PHOENIX — James Jones won’t budge.
The Phoenix Suns general manager said he plans to keep the sixth overall pick in Thursday’s NBA draft in Brooklyn, New York.
“I’m comfortable staying there,” Jones said Tuesday. “Not looking to trade it. I think there are more than six good players in this draft.”
Jones said he understands the calls from Suns fans to make big moves. Phoenix has had five consecutive losing seasons and hasn’t made the playoffs since 2010.
The Suns had the league’s worst record in 2017-18 at 21-61 and lost a franchise-record 17 consecutive games en route to their second-worst record in franchise history this past season at 19-63.
However, Jones isn’t going to let the past force a major move in the future.
“There’s no pressure to … do something,” Jones said. “At the end of the day, if we didn’t believe Devin (Booker) or Deandre (Ayton) were foundation pieces, then we should be desperate and feel like we’ve got to make a move.”
Booker averaged a career-high 26.6 points per game while Ayton averaged a double-double of 16.3 points on 58.5% shooting and 10.3 rebounds per game.
“For us, the moves we have to make have to improve our team,” Jones said. “They can’t set us back. To make a move for the sake to make a move is ridiculous. We’ll try to make moves. We’ll try to be aggressive. We will try to maximize the growth of this team, but we’re not going to compromise it.”
Jones said the “most aggressive” move Phoenix has made this offseason so far was hiring Philadelphia 76ers assistant Monty Williams as its next head coach to replace Igor Kokoskov, who was fired after one season.
“We believe he’ll be able to push us forward rapidly, but properly and consistently,” said Jones. “The outcry, I get it. I’ve said before, it’s really the byproduct of the years of frustration and disappointment, but I’m not going to allow the past to propel me or force me to jump. That’s just not how you build a team.”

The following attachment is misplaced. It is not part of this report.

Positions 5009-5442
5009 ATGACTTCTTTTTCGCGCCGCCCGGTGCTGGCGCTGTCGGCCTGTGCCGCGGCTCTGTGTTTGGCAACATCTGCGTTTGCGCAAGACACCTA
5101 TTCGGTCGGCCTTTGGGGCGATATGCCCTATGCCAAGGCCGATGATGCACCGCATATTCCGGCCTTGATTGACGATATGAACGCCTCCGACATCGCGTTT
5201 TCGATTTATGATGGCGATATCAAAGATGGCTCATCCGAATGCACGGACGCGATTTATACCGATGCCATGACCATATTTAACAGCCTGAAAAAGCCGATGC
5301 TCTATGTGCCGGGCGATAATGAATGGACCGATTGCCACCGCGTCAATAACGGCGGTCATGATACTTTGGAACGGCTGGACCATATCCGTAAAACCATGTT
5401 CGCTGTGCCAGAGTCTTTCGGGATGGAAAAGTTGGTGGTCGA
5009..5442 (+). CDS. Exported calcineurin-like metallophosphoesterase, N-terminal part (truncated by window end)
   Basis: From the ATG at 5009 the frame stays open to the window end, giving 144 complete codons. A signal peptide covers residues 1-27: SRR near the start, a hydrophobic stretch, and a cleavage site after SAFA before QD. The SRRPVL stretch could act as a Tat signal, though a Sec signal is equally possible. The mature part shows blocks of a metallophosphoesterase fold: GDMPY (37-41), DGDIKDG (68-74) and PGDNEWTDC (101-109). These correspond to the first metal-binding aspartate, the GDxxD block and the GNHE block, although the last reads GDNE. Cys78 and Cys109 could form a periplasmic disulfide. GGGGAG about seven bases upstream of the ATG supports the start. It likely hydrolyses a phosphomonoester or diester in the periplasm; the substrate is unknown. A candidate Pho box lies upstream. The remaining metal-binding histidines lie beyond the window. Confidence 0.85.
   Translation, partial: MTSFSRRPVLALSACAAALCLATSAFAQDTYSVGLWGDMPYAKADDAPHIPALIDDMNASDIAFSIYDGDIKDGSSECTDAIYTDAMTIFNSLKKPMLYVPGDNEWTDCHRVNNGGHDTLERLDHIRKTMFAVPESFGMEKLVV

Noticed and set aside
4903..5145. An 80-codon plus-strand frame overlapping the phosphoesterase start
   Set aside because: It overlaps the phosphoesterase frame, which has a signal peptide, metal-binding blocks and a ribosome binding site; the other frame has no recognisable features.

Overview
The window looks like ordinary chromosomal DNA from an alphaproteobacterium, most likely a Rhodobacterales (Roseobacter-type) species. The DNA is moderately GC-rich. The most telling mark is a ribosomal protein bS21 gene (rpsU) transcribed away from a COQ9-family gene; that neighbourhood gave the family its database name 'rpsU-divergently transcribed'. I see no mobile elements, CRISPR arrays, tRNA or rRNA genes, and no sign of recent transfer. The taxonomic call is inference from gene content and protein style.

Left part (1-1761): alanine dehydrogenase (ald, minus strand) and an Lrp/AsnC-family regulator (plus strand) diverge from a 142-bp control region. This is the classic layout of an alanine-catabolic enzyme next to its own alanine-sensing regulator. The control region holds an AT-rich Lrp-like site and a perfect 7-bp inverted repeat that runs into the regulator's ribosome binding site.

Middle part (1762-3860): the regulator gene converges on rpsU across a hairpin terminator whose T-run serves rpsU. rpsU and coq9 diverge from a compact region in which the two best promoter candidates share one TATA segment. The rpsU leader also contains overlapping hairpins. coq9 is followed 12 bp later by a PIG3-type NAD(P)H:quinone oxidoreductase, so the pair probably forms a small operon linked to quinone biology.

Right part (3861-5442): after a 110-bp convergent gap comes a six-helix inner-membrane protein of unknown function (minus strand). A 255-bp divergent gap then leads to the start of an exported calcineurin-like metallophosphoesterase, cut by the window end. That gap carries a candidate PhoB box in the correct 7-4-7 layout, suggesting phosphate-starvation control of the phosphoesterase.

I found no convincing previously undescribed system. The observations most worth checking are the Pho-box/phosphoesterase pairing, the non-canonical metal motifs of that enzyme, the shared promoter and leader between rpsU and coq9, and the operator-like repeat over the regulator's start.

Back to the draft, at least two of the following players will be available for Phoenix to select Thursday: point guard Coby White out of North Carolina, shooting guard Jarrett Culver out of Texas Tech and forwards De’Andre Hunter of Virginia and Cam Reddish of Duke.
“We have multiple positions that we need to fill,” Jones said. “So it’ll be a player that embodies all the things that we talked about: make quick decisions, plays well in transition, has great positional size, can play with power and force, can shoot, can score on all three levels.”
Along with those size and offensive attributes, Jones said the Suns will be targeting players with certain defensive skills, as well.
“(That player) can defend their position and multiple positions,” Jones continued. “Doesn’t have to be an elite individual defender, but a very good team defender. So when you look at the draft, I think there are a bunch of guys who fit that mold.”
Zion Williamson, Ja Morant and RJ Barrett are expected to go 1-2-3 in the draft to the New Orleans Pelicans, Memphis Grizzlies and New York Knicks, respectively. The Pelicans got the fourth pick from the Los Angeles Lakers in their recent trade of Anthony Davis.
Then, the Cleveland Cavaliers will have the fifth pick before Phoenix is on the clock.
Until then, rumors will be rampant about what the Suns will do.
Jones also said TJ Warren and Josh Jackson are in good standing with the Suns amid reports they’re on the trading block. NBA sources have told The Republic the Suns aren’t looking to trade the two players.
“I don’t respond to rumors,” Jones said. “If it was my comment, I’d respond to it. Like anything around this time of the year, everyone wants to create a story. There’s no stories here.”
Jones became Phoenix’s interim general manager after team owner Robert Sarver fired Ryan McDonough two weeks before last season’s opener. As an interim, he traded Trevor Ariza to Washington for Kelly Oubre Jr. and shipped Ryan Anderson to Miami for Tyler Johnson before the Feb. 7 trade deadline.
Sarver removed Jones’ interim tag after the regular season in April. Jones said there are more “frequent” conversations about possible trades now.
“There are more possibilities and less constraints,” Jones said. “There’s more excitement, but the message has been the same and consistent. Looking at opportunities to improve the team and just listening to concepts that sometimes makes no sense, but it’s just the process of dialogue.”
Jones said there’s a big misconception that teams just discuss trades.
“A lot of times, the conversations are just teams having dialogue and trying to figure out what you’re looking for,” Jones later said. “Trying to figure out what your roster looks like and if your free agents will be available. Doing background. Due diligence on players, on staff. This perception that you talk to teams all about trades is kind of overblown.”